Coach Bok “Reapered” Han-gyu has a lot of work to do to make sure his team executes on their strategy and communicates effectively. He made great progress with the team last Summer, but can it continue?

Best Case: Contractz is the solution and they make someone nervous in the bracket stage at Worlds

Worst Case: Meteos is brought back in and they have to scrap their way into the LCS playoffs

3) Team Dignitas

There’s a lot of risk putting Dignitas this high. But the team has put a lot of thought into how to build this roster. It’s clear that they want to play around the solo lanes, where Kim “Ssumday” Chan-ho and Jang "Keane" Lae-Young will benefit from Lee “Chaser” Sang-hyun’s pressure. Meanwhile, Benjamin “LOD” deMunck was quietly one of the better AD carries last summer.

How this team communicates with two new Korean players will dictate their place in the standings. The jungle especially requires special synergy with the team. Dignitas has said all the right things about playing together and identifying communication as a major early issue. Knowing those things is one thing; executing is another.

Ssumday and Chaser have a shot at being the best top/jungle duo in NA. But the team could take more than one split to jell.

Best Case: They make the LCS finals in their first year together and compete for a Worlds spot

Worst Case: Communication is an issue all year, they can only win hour-long slog fests, and they fall to the relegation zone

4) CLG

We’re now getting to teams with major question marks on the roster. For Counter Logic Gaming, it’s mid laner Choi “HuHi” Jae-hyun. We wrote about HuHi in our “Players to Watch” piece. Mid lane’s priority could increase in a jungle-focused meta. And the rest of the team is ill-suited to make up for HuHi’s shortcomings.

It’s been a while since Darshan Upadhyaha has served as a consistent carry. Trevor “Stixxay” Hayes is probably their most consistent damage dealer, but playing around the AD carry is risky with regards to meta changes. Coach Tony “Zikz” Gray’s team is always well prepared and has some of the best early-level strategies in the game. But they desperately need some mid-lane pressure to start exploring next-level strategies.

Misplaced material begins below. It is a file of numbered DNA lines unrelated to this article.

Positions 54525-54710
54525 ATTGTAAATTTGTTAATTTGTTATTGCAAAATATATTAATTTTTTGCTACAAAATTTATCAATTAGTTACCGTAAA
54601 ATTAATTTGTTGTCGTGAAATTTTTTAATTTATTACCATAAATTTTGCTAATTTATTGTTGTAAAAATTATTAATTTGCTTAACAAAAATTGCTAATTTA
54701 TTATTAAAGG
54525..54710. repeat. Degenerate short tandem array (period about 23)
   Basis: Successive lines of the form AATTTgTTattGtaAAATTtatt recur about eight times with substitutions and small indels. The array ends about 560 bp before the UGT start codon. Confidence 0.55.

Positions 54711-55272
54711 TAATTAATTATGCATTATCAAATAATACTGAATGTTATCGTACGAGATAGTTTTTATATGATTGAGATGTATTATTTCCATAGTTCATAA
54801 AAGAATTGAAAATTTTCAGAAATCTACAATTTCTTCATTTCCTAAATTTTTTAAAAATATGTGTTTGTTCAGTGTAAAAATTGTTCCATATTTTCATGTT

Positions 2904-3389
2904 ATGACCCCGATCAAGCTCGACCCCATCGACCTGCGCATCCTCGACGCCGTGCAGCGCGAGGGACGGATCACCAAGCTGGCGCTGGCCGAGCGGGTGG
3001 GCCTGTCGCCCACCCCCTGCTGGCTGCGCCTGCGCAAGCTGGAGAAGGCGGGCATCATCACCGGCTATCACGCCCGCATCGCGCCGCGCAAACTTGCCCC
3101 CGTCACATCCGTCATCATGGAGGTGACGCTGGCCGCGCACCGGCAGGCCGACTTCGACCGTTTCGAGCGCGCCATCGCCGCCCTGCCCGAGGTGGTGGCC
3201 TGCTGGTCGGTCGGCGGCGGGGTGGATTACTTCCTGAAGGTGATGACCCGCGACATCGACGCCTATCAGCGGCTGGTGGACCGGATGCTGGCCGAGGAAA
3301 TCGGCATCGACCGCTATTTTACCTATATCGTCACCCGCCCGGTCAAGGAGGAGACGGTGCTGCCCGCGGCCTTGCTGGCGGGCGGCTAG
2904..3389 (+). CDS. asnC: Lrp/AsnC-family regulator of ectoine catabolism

Best Case: HuHi figures it out, they play multiple winning lanes, and split people to death

Worst Case: HuHi is the same, the competition has leveled up, and they miss the playoffs

5) Team Liquid

There is a risk that we’re ranking Liquid too low. Stars like Chae “Piglet” Gwang-jin and Kim “Reignover” Yeu-jin can be terrifying. New coach Matt Lim is highly regarded for his work on Team Liquid Academy last year. They should have better communication with Reignover calling the shots. What’s not to love?

Like CLG, it goes back to the mid lane. It’s not clear who will start, but it will either be a Challenger player who’s never put it all together on the LCS stage (Grayson “Goldenglue” Gillmer) or someone who hasn’t even seen the stage in years (Austin “LiNK” Shin).

This is a roster that has the talent to win it all if a few breaks go their way.

Best Case: Things click between Reignover and Piglet and they break the fourth-place curse on the way to Worlds